Elsie Rowland Chase

Zinnias, c. 1925
Oil on canvas, 40 x 36
Gift of Helene Chase “Nina” Millett Miller  2019.10.1

The Reverend Edmund Rowland, Elsie’s father, encouraged his daughter’s talent — he understood the creative urge, though the minister’s gift was music. In 1892 he organized an all-male choir for St. John’s Episcopal Church and expedited the gift of a chancel organ. Her mother, Sarah Belknap Rowland, the daughter of a Hartford banker, ensured that Elsie had a full education. Elsie received a certificate from Yale’s School of Fine Art in 1889.  A year later she married Frederick Starkweather Chase, secretary and director of the Waterbury Manufacturing Company. Elsie Chase was active in Waterbury’s civic and cultural affairs. She was the center of a happy family life; painting and gardening were among her enthusiasms. The two interests merge in this floral still life.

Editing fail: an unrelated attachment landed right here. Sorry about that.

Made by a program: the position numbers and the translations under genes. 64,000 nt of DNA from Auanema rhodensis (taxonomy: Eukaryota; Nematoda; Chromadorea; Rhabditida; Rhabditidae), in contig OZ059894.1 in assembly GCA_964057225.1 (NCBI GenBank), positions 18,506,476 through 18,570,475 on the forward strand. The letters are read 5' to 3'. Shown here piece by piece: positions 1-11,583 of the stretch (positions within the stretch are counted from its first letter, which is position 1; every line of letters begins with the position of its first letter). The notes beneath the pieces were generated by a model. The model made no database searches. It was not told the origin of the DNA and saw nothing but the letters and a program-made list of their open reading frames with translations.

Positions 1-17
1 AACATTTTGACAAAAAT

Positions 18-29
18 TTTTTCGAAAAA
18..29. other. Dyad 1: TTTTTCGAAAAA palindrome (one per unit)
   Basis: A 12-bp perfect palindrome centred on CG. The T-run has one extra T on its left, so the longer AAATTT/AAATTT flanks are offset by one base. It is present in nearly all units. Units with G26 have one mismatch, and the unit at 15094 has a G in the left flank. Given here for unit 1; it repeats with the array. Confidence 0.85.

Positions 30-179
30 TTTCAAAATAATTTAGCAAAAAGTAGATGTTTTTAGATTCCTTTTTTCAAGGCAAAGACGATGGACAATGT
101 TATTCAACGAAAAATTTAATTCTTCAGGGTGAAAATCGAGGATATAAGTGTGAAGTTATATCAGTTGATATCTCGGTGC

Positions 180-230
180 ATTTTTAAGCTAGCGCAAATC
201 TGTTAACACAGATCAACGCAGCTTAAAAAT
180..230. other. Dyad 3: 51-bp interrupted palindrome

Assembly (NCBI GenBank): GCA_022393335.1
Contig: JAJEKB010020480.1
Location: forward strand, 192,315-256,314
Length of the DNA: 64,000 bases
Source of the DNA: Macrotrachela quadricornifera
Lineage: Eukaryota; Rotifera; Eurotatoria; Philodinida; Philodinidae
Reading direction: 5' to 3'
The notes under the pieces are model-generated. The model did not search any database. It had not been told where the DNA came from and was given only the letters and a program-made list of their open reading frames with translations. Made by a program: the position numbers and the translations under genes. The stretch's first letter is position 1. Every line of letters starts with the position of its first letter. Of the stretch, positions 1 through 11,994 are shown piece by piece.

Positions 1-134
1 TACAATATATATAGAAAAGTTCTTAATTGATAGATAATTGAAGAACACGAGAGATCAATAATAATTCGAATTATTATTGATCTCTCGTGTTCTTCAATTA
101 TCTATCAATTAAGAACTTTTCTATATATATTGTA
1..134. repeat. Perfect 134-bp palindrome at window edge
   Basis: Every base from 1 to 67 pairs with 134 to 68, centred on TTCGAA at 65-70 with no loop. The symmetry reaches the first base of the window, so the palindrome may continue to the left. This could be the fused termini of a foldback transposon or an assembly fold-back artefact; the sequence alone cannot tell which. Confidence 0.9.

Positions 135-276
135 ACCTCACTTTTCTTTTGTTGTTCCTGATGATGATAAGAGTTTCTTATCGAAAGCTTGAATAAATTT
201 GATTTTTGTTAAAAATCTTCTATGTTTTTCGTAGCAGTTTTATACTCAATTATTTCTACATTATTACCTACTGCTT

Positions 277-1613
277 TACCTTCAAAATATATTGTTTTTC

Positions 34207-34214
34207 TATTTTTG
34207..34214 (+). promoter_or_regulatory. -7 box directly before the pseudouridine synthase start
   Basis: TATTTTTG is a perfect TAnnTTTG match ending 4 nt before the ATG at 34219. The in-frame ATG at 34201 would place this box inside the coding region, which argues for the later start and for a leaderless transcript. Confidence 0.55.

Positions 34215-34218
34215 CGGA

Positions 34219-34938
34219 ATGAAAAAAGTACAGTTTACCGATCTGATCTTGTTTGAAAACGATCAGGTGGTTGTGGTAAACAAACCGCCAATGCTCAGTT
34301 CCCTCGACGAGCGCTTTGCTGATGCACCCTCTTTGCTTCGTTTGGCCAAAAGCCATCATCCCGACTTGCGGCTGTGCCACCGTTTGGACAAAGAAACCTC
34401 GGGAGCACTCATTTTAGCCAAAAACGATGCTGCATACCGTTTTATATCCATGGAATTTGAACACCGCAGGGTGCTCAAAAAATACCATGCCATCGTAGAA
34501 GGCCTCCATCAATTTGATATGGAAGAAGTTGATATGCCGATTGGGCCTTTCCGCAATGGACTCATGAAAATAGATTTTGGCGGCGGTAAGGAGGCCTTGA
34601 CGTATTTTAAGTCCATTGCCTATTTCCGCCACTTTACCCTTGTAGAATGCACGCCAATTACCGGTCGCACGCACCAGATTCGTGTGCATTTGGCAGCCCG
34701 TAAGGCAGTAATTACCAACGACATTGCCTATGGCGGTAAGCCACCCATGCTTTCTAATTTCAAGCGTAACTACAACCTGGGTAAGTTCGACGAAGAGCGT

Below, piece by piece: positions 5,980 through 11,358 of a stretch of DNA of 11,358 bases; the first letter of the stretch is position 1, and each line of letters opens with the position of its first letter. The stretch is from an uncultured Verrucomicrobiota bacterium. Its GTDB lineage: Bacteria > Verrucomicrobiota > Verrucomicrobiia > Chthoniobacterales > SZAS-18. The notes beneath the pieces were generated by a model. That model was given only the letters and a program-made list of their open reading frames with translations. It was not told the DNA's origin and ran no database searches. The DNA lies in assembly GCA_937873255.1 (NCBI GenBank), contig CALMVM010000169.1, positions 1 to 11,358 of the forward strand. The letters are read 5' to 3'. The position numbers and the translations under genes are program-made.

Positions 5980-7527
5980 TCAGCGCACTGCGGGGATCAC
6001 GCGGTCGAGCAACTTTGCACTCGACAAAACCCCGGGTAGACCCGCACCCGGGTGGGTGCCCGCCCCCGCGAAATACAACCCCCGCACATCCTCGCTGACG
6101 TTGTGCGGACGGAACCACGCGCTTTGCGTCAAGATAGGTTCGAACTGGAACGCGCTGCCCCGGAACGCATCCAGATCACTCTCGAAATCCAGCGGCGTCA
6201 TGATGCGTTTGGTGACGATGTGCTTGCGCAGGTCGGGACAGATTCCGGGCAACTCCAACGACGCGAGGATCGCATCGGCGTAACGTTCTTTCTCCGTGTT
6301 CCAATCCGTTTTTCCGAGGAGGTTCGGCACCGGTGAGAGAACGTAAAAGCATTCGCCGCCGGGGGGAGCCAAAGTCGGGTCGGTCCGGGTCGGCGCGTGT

Floral imagery has been a consistent theme in American art from the colonial period to the present day. Rather than a mixed bouquet, Chase chose to celebrate just one flower in her painting – the familiar zinnia. Bright pink, orange, purple and white blooms are arranged in a (probably) brass bowl, set atop a wooden table against a fabric draped background. Alongside are blue ceramic objects including a jar, a small bowl and a bird figurine. Richly colored and with a sense of textural variety, the scene echoes the sensory enjoyment of sitting in a garden.